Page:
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n South African Medical Journal - Mite and cockroach sensitisation in patients with allergic rhinitis in the Free State : original article
Background. Studies in patients with allergic rhinitis living in the Free State have shown grass pollens to be the predominant allergens, with house-dust mite sensitisation being less prevalent than in the coastal areas and a low rate of sensitisation to the storage mite Lepidoglyphus destructor. No studies have been conducted on sensitisation to the other storage mites, spider mites or cockroaches. We aimed to determine the prevalence of sensitisation to various housedust mites, storage mites, spider mites and cockroaches in patients with allergic rhinitis living in the Free State.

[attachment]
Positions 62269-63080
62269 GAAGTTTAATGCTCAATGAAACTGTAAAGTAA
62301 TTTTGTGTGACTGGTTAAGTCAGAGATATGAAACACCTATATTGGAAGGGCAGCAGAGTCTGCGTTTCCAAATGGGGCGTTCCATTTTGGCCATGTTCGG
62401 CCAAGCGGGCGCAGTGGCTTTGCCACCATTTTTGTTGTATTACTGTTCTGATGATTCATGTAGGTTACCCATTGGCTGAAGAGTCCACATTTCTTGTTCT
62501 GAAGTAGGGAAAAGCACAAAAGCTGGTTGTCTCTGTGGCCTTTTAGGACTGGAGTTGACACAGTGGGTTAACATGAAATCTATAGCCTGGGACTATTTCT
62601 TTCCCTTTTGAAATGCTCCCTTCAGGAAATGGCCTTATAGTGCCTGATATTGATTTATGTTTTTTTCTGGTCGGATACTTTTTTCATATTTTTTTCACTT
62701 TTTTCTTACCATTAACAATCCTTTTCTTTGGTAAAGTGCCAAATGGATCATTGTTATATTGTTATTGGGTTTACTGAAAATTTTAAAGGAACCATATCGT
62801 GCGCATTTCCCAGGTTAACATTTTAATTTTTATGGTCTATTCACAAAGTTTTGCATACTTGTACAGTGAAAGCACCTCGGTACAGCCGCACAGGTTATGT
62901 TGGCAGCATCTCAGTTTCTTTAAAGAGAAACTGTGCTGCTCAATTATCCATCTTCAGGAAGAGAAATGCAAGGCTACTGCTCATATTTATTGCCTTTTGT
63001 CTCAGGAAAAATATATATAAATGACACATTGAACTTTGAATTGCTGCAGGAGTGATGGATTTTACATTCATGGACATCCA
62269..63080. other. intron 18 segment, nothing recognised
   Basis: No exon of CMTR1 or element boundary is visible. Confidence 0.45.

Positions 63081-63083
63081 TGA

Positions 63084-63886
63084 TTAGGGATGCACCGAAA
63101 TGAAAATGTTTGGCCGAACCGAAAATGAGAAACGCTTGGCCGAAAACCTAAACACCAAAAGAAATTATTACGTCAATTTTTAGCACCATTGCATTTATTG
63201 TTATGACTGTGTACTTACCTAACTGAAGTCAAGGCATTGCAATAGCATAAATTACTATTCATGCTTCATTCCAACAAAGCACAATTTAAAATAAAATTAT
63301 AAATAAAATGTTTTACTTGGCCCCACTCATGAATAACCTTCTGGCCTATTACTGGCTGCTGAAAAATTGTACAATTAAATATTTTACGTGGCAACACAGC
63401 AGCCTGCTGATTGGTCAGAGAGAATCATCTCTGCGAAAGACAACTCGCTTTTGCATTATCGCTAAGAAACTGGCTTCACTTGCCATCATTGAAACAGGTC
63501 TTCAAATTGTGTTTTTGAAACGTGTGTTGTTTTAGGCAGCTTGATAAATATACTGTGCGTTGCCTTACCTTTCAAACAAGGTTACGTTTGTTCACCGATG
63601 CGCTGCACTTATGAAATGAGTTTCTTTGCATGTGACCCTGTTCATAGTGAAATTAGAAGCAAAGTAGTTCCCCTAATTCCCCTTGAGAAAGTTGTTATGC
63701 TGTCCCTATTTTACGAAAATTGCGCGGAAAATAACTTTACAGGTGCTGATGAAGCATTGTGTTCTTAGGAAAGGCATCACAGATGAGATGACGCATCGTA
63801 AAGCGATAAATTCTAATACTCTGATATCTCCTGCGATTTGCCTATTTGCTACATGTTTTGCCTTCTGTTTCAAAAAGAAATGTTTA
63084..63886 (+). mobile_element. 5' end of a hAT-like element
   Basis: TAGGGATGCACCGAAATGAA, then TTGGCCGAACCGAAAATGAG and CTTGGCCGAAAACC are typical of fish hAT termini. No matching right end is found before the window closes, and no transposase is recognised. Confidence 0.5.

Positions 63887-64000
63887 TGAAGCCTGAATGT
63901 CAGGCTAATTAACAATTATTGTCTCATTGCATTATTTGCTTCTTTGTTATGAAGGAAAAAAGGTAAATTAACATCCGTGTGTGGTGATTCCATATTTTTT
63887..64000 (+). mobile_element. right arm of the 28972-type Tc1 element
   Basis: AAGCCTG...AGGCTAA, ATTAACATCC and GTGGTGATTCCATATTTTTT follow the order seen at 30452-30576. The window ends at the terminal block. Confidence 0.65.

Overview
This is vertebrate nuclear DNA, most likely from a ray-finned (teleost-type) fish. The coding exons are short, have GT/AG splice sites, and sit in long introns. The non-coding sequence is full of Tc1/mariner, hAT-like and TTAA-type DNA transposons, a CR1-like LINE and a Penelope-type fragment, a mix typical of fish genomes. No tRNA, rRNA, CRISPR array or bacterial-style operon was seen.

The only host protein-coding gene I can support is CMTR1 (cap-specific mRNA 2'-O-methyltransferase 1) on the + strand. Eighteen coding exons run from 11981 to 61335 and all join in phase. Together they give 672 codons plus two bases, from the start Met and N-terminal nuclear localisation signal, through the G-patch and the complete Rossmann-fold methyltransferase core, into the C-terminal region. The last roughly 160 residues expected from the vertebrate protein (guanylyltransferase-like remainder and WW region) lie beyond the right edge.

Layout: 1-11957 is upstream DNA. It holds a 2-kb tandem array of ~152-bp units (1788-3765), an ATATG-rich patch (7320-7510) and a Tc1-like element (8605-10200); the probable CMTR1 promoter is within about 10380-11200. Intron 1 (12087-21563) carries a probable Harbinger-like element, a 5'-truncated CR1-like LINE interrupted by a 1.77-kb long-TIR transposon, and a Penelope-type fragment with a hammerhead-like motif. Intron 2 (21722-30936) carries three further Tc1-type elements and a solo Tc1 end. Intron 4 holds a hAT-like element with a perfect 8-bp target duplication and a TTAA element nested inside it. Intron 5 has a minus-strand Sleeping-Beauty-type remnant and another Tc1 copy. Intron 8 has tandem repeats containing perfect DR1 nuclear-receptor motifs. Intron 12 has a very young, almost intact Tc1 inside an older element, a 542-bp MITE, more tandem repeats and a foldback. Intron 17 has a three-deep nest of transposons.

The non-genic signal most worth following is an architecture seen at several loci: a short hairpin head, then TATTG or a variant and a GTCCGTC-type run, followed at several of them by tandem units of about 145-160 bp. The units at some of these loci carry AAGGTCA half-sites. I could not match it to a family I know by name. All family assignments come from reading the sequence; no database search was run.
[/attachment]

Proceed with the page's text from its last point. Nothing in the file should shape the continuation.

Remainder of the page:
Methods. Fifty consecutive patients with allergic rhinitis attending the ear, nose and throat clinic at Universitas Hospital underwent skin-prick testing and / or ImmunoCAP RAST testing for common aero-allergens, house-dust mites, storage mites, spider mites and cockroaches.
Results. Forty-six per cent of patients were sensitised to one of the house-dust mites, with house mite sensitisation being significantly more common in patients who had previously lived at the coast. Storage mites were not common aeroallergens, while 46% of patients were sensitised to the spider mite Tetranychus urticae. Blatella germanica was the cockroach species to which patients were most commonly found to be sensitised on ImmunoCAP RAST testing, with 38% of patients being sensitised to this aero-allergen.
Conclusions. House-dust mites, T. urticae and the cockroach B. germanica appear to be important aero-allergens in the Free State. Storage mite sensitisation is not common.
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